Three Mobile Trends that Died Prematurely
Do you remember the “Tamagotchi” – the tetris-like keychain ‘pets’ that you had to digitally ‘feed’ and play with and were all the rage back in the 90s? It’s probably a foggy, distant memory … But that’s the fate of many fads that, like the all-banana diet, have their moment in the sun and get us all excited only to vanish into the black hole of discarded ideas.
Mobile isn’t any different – here are three trends that lit up the imagination of marketers not too long ago:
Admit it! You felt a pang of jealousy when your co-worker became the office Mayor practically overnight on this cool new thing called Foursquare. Or the late Gowala. In the beginning, rewards were flowing left and right and check-ins seemed like an unstoppable machine of marketing potential. Everyone was jumping on the bandwagon and becoming the Mayor of something or other. And then dating apps caught on to the checking-in trend, as well, and tried to emulate Foursquare’s success, which misfired for obvious reasons: sharing your exact location with total strangers, potentially stalkers – not a good idea. Red flags around sharing real-time location data, coupled with the check-in’s failure to live up to its potential, Facebook and Google’s unenthusiastic entry into the space, all conspired to deflate public enthusiasm for checking in. Consumers and brands quite literally checked out.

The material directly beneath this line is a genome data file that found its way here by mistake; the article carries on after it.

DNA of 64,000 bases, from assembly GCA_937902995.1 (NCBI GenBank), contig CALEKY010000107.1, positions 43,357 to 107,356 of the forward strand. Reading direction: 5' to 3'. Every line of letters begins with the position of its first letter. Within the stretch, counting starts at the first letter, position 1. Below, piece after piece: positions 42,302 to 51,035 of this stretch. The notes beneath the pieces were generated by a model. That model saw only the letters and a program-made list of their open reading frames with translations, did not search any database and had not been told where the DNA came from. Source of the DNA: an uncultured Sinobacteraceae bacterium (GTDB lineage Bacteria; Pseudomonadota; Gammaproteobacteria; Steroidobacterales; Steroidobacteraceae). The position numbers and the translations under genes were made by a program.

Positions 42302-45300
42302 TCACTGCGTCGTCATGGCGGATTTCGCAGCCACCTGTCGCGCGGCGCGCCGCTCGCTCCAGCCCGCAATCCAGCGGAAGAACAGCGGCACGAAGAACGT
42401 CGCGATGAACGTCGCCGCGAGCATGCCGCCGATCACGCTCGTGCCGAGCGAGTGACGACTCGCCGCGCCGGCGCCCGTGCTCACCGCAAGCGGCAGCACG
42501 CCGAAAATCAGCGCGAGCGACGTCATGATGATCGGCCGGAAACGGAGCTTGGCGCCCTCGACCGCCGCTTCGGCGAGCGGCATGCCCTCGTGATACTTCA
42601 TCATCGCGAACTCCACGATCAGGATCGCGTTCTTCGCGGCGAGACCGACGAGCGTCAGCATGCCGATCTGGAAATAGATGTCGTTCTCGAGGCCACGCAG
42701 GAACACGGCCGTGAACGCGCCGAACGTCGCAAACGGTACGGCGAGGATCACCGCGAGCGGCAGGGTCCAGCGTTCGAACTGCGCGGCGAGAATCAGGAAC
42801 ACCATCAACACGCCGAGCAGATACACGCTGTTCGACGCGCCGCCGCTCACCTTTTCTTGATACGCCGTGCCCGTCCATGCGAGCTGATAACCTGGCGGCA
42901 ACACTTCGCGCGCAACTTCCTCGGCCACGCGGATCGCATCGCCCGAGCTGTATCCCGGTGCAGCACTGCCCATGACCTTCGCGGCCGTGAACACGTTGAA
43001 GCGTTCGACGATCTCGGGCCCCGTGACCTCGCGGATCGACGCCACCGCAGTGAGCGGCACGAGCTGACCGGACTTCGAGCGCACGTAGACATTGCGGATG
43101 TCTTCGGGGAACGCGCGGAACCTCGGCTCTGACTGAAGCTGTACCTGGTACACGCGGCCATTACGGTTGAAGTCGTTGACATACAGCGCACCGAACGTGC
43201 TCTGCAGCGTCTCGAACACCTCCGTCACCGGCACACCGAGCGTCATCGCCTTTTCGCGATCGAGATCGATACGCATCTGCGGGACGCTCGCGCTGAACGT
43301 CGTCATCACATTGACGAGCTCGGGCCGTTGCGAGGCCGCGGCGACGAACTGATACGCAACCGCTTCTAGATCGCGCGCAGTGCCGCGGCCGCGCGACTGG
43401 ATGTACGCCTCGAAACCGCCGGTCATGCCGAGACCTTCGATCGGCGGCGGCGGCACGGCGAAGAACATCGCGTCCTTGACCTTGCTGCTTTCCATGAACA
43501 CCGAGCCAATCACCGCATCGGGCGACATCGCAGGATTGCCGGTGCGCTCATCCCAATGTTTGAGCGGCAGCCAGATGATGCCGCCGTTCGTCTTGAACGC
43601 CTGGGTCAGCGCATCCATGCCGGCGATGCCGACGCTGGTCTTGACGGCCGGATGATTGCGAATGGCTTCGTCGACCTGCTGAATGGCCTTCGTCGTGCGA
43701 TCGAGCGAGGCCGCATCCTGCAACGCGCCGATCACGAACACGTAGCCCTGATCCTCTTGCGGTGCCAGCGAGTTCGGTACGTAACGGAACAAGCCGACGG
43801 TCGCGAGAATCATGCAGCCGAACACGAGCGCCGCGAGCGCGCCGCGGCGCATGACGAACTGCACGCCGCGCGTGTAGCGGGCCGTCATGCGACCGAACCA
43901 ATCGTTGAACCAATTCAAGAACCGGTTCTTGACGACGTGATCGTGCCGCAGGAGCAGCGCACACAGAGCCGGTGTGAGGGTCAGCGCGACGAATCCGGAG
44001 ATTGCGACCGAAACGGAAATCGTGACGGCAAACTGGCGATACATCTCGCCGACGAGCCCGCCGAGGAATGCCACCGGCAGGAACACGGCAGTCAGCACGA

Second screen apps
Not so long ago, marketing brains were convinced that social TV was the ‘next big’ thing. The TV screen was the ‘primary screen,’ went the wisdom, and since everyone was using their phones, laptops and tablets while watching TV, it made sense to bombard them with ads and other content that was inspired by what they were watching on the primary screen. Right? Right! Because what consumers want is more ads! Viggle, GetGlue, Matcha, Tunerfish, Screentribe, Twelevision, Otherscreen, BeeTV, Numote or Philo – remember them? Dead as Dodos. Yahoo also shuttered Intonow, the social TV service it had acquired during social TV’s heyday. Now, some argue, the only real second screen apps are Twitter and Facebook, and that’s a label even the two social media giants shy away from.
Do you even notice the pixelated black and white squares on outdoor advertisements anymore? The once-ubiquitous QR codes were once considered the Holy Grail at the intersection of digital and physical – and many brands jumped on the bandwagon. QR codes were everywhere – from billboards to disposable coffee cups and even toys. One of the better-known QR code mishaps was Buick’s mobile marketing campaign that pointed to QR codes that had no tangible call to action. The code sent you to a video and from there… the void. No website link, no product page, no dealer locator, no reviews page. QR codes did, eventually go almost viral, but not in the way everyone hoped, on WTFQR, a website that collects QR code fails. In the end, their sheer unattractiveness and the requirement that consumers download an app to scan it made adoption an uphill battle that few brands stuck to. They still pop up here and there, but as far as the ‘next big thing’ is concerned, RIP QR!